• The New England Extension tree fruit specialists -- which include myself and Dan Cooley at UMass. Mary Concklin at UConn, Heather Faurbert at URI, Terry Bradshaw at UVM, George Hamilton and Alan Eaton at UNH, and Glen Koehler and Renae Moran at UMaine -- have officially launched an online edition of the New England Tree Fruit Management Guide. Note that is it easy to print any of the sections, if you want to have old-school reference, for example, to hang on your spray shed wall. Also, it is quite mobile-friendly so make a home screen shortcut to here: http://netreefruit.org. Finally, if you really, really want a printed version, and especially if you have Amazon Prime, search ‘New England Tree Fruit Management Guide’ on amazon.com. Your comments/feedback on this work in progress would be appreciated. How do you get your spray/pesticide information these days?

Insects

Jaime Pinero

A look into patterns of plum curculio immigration and research plan for the 2018 season.

From 2000 to 2005, the temporal dynamics of plum curculio (PC) immigration into an unsprayed section of the UMass Cold Spring Orchard was investigated using black pyramid traps and plexiglass panels coated with Tangle trap (sticky material). The main goal was to establish the relationships between the timing of immigration, weather factors, and phenological tree stage over a 6-year period. Panel and pyramid traps baited with the synergistic lure composed of the PC pheromone (grandisoic acid = GA) and benzaldehyde were deployed near woods adjacent to orchard trees. Traps were checked daily during the entire period of PC immigration. Below is a summary of findings:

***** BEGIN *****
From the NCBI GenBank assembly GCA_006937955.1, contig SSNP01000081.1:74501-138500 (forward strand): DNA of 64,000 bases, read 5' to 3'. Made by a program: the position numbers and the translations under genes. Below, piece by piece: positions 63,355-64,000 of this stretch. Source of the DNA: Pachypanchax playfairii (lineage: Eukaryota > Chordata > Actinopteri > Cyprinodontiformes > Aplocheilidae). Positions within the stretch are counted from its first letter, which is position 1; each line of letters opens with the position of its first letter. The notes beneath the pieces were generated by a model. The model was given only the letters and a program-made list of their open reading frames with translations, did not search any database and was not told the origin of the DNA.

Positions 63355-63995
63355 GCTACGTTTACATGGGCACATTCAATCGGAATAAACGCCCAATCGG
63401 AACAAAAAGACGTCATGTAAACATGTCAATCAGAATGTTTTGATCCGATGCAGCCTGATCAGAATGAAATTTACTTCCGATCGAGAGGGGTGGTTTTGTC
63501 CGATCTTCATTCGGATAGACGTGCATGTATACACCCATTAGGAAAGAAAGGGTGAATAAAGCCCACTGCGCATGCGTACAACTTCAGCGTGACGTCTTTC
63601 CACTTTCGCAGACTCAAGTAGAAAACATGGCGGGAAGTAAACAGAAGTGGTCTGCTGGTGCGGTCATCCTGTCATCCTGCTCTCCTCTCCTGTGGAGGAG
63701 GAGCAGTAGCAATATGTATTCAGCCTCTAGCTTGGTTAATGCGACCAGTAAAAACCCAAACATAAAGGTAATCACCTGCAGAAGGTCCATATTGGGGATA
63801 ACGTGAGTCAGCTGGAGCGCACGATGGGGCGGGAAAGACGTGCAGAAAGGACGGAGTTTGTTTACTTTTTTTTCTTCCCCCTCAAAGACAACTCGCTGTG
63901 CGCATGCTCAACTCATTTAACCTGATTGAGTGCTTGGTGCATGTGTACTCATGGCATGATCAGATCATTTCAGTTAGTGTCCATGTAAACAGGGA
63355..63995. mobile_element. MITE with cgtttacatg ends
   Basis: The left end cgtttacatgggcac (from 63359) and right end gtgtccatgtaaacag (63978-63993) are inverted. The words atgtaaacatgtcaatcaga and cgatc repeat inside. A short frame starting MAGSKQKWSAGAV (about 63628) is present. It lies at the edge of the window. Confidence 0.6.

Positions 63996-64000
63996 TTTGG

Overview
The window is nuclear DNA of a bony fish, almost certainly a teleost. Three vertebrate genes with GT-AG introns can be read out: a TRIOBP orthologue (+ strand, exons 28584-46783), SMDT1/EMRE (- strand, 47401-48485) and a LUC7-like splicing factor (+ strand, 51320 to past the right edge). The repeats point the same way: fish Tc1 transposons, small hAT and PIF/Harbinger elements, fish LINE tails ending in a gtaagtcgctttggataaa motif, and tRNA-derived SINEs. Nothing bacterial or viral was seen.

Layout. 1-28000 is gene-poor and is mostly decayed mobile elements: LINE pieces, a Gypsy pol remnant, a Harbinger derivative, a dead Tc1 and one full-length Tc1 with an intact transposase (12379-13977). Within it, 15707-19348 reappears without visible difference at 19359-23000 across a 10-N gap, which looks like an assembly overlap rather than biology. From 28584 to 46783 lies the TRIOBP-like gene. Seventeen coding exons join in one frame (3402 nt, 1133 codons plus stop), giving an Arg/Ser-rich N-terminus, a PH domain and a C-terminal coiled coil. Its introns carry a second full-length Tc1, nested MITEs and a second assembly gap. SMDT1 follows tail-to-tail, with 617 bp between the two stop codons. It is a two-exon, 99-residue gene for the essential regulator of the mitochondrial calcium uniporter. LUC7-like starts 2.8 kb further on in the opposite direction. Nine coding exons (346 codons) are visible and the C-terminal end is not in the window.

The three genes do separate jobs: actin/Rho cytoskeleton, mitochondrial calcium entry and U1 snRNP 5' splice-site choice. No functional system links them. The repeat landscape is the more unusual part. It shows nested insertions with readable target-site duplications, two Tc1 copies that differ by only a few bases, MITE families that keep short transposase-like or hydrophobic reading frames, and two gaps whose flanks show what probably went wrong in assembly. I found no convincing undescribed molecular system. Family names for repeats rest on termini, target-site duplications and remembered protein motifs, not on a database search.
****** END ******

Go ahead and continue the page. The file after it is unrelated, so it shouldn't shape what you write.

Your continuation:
For each of the 6 trapping years, cumulative plum curculio captures (expressed as proportion of the total) by panel and pyramid traps combined, according to date. Horizontal lines above the graph indicate, for each year, the duration of the petal-fall period. Onset of PC immigration is represented by a colored circle.

The above information supports the recommendation of a whole-block insecticide spray against PC by petal fall. This spray will also take care of tarnished plant bugs.

A look into the 2018 PC season: Starting in a couple of weeks, panel and pyramid traps will be set up at the UMass Cold Spring Orchard with the main goal of screening selected plant volatiles that could potentially increase the attractiveness of GA + benzaldehyde. A secondary goal is to validate the predictive value of growing Degree Days for the onset, 50%, and 90% cumulative PC captures. Use of sticky panel traps will also allow for monitoring of other early-season pests such as tarnished plant bug, as they immigrate into apple orchards. If the attractiveness of GA + benzaldehyde could be increased, then this lure could have even more potential for use as part of attract-and-kill systems for PC control. Weekly updates will be provided.

In the next issue: How odor-baited trap trees can be integrated with entomopathogenic (= insect-killing) nematodes to kill both PC adults and larvae in commercial apple orchards.